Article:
• SHARE

On remote Sakhalin Island, near Russia’s eastern edge, tales of longing and splintered identity are embedded in people’s very names.

Some people here have three different names — Russian, Korean and Japanese — each representing a different chapter of the island’s centurylong history of forced resettlement and war.

Taeko Nisio got her name from Japanese authorities in 1939 after she arrived on Sakhalin, at 8 years old, when it was a part of Japan’s empire. The Soviets captured the island at the end of World War II, and her new Russian friends started calling her Tanya. But in the beginning, Nisio’s name was Jeon Chae-ryeon, and after eight decades, she is finally making plans to return to where she was born — South Korea.

“Mom,” Nisio’s daughter Kim Geum-hee recalls exclaiming when the South Korean Consulate phoned at their concrete apartment block this fall. “We’re going home!”

The Koreans of Sakhalin Island, a people stranded by history, are on the move yet again. A South Korean law took effect this year allowing more of Sakhalin’s Korean diaspora to return to their ancestral homeland, a moment of long-delayed redemption for a people brought here as laborers three generations ago and then left stateless under Soviet rule.

But the story of the Sakhalin Koreans, now numbering about 25,000 on this 600-mile-long Pacific island, is also a very Russian story of emigration and the long shadow of war. Though Seoul this year broadened the scope of those Sakhalin Koreans being given government support to return, most still do not qualify — forcing the thousands who do to make often wrenching decisions about staying or going, and potentially leaving family behind.

A service at the Presbyterian Christian church, which is run by a South Korean pastor, in Yuzhno-Sakhalinsk, Russia, on Oct. 3 on the island of Sakhalin, on Russia’s eastern edge. | SERGEY PONOMAREV/THE NEW YORK TIMES
A service at the Presbyterian Christian church, which is run by a South Korean pastor, in Yuzhno-Sakhalinsk, Russia, on Oct. 3 on the island of Sakhalin, on Russia’s eastern edge. | SERGEY PONOMAREV/THE NEW YORK TIMES

“There will be more broken families,” said Pak Sun Ok, director of an advocacy group for Sakhalin Koreans in Yuzhno-Sakhalinsk, the island’s main city. “This wound is being opened up again.”

So many people have been coming in to ask about the possibility of leaving that a printed-out sign hangs downstairs at the Korean Cultural Center: “Check with the consulate for information about moving to Korea.” Upstairs, Pak pursed her lips and frowned as she scrolled through a document just posted by the South Korean Consulate showing that 350 people had already been approved to depart as early as this month. In the hallway, black-and-white photographs evoked decades of dislocation.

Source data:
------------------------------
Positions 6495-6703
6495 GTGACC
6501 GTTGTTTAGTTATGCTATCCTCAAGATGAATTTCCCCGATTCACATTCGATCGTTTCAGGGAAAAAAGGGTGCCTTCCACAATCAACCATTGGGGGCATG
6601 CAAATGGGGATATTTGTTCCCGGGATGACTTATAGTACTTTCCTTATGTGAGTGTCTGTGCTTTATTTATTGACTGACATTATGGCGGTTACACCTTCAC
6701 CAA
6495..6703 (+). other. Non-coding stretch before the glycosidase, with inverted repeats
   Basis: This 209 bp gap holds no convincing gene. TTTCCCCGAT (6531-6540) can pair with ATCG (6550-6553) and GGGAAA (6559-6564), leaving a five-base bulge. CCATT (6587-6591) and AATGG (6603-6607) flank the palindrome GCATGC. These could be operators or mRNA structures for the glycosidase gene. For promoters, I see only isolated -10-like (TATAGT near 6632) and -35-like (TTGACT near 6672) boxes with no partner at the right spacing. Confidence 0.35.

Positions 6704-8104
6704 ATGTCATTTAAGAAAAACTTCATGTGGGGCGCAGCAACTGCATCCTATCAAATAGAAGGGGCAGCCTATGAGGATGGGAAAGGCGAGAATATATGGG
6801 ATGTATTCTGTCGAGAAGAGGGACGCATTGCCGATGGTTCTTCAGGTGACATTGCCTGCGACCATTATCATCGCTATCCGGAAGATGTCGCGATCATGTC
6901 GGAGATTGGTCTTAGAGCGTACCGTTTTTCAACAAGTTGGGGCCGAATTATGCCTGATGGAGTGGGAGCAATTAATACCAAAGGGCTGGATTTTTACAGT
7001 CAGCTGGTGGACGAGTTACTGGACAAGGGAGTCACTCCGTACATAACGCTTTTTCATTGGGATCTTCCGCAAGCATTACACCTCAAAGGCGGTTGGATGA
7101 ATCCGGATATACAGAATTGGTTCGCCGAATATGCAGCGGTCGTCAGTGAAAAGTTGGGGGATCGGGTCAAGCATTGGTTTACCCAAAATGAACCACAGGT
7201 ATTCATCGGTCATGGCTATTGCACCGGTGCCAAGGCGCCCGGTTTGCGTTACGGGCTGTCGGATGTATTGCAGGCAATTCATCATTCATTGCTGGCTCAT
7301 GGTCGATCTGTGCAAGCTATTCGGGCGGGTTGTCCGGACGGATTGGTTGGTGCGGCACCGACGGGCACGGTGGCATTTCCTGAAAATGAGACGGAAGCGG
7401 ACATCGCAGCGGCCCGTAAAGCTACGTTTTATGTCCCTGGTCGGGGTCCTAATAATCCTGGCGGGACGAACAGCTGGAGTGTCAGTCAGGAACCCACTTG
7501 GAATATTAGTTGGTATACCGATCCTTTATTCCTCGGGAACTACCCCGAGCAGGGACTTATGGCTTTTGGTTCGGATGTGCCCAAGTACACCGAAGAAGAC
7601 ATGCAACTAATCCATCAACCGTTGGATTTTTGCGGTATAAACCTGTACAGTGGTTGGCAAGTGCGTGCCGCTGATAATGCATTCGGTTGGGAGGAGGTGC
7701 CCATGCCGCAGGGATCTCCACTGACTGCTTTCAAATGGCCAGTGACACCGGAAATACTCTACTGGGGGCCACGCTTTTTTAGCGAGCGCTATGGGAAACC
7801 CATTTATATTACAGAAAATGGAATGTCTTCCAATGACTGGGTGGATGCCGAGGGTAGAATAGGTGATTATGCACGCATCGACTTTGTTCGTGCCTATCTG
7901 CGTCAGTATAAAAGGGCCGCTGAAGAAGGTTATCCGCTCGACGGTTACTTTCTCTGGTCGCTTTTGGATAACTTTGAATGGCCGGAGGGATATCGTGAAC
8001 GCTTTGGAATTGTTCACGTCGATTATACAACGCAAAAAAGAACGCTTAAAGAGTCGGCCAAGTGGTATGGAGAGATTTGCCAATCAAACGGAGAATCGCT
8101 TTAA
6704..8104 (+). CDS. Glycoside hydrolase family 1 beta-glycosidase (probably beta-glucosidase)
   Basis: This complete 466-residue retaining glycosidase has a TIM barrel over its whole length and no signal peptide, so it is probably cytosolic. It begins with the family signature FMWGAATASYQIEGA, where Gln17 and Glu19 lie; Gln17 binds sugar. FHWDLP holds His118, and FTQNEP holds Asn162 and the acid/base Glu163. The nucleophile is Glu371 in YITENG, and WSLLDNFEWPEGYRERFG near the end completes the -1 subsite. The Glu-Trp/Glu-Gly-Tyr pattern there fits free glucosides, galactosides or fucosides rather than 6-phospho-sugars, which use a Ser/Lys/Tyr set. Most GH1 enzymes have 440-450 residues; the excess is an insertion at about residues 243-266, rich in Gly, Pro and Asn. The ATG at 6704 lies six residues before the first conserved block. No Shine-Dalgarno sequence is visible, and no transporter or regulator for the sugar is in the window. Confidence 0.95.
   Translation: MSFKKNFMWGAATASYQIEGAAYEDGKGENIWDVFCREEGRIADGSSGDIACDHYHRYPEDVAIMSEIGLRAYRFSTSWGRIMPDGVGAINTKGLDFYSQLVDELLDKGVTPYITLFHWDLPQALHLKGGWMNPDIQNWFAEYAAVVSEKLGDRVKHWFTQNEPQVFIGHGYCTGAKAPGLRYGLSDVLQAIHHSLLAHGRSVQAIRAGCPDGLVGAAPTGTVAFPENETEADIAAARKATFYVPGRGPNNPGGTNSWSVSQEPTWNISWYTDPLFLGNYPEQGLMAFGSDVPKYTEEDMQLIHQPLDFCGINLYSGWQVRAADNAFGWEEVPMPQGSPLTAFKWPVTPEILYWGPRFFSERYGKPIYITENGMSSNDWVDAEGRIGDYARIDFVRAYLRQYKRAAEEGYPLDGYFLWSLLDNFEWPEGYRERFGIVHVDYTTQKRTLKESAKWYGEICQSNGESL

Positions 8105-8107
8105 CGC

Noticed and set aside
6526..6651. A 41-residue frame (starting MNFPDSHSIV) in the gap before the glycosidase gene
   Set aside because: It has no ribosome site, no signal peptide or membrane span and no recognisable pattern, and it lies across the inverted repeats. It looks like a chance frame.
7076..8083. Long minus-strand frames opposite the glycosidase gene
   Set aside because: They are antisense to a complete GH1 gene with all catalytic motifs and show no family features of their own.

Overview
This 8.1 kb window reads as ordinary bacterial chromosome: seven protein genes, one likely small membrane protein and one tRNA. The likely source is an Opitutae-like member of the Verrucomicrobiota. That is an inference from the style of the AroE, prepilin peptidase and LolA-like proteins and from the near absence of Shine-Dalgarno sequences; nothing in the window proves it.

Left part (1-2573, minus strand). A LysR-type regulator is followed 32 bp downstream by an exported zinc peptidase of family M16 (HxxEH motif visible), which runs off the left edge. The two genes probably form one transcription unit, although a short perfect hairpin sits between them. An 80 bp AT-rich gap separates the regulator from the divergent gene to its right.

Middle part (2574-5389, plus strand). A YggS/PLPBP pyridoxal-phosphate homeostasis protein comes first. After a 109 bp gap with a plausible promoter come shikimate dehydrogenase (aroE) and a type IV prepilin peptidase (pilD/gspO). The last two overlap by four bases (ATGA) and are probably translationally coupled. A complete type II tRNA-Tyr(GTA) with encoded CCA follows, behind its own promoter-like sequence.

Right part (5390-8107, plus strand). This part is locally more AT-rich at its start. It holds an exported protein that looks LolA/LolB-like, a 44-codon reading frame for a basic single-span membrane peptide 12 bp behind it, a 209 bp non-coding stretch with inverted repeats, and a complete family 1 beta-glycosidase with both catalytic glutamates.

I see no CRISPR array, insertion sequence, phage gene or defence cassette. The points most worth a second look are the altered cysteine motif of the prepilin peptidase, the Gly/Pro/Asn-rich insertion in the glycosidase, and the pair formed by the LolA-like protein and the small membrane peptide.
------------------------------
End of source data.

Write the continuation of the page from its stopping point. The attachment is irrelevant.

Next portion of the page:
In one, a grimacing old man with a bulging backpack looks back, brow furrowed and mouth open, holding his hat to wave farewell, as he walks alone across the tarmac toward a waiting plane.

For about 40 years before and during World War II, Japan controlled the southern half of Sakhalin and brought over thousands of laborers from Korea. The Soviets captured the island in August 1945 and allowed the Japanese to return to Japan. Many Koreans were left behind and became stateless residents of the Soviet Union.

Some later moved to Communist North Korea. But most hailed from the South, and for decades they were cut off from home and from family by an Asian Iron Curtain.

As the Soviet Union fell and Seoul and Moscow established ties, South Korea allowed those Sakhalin Koreans who had been born while the island was still under Japanese control to move back. It was an echo of Israel’s welcome of Soviet Jews and Germany’s repatriation program for the ethnic Germans of the former Soviet Union.

But unlike those initiatives, South Korea’s did not apply to multiple generations. In the 1990s and 2000s, more than 4,000 first-generation Sakhalin Koreans moved to South Korea, often leaving the family they had formed in Russia behind. Pak says the wails at the airport the day she went to say goodbye to her stepsister recalled many “funerals of the living” happening at once.

“They wanted to go to their homeland to die,” Viktoriya Bya, editor of Sakhalin’s Korean-language newspaper, said of that first wave of repatriation.

Kim Geum-hee and her mother Taeko Nisio, who will both soon move to South Korea, walk in a park in Yuzhno-Sakhalinsk, Russia, on Oct. 4 on the island of Sakhalin, on Russia’s eastern edge. | SERGEY PONOMAREV/THE NEW YORK TIMES
Kim Geum-hee and her mother Taeko Nisio, who will both soon move to South Korea, walk in a park in Yuzhno-Sakhalinsk, Russia, on Oct. 4 on the island of Sakhalin, on Russia’s eastern edge. | SERGEY PONOMAREV/THE NEW YORK TIMES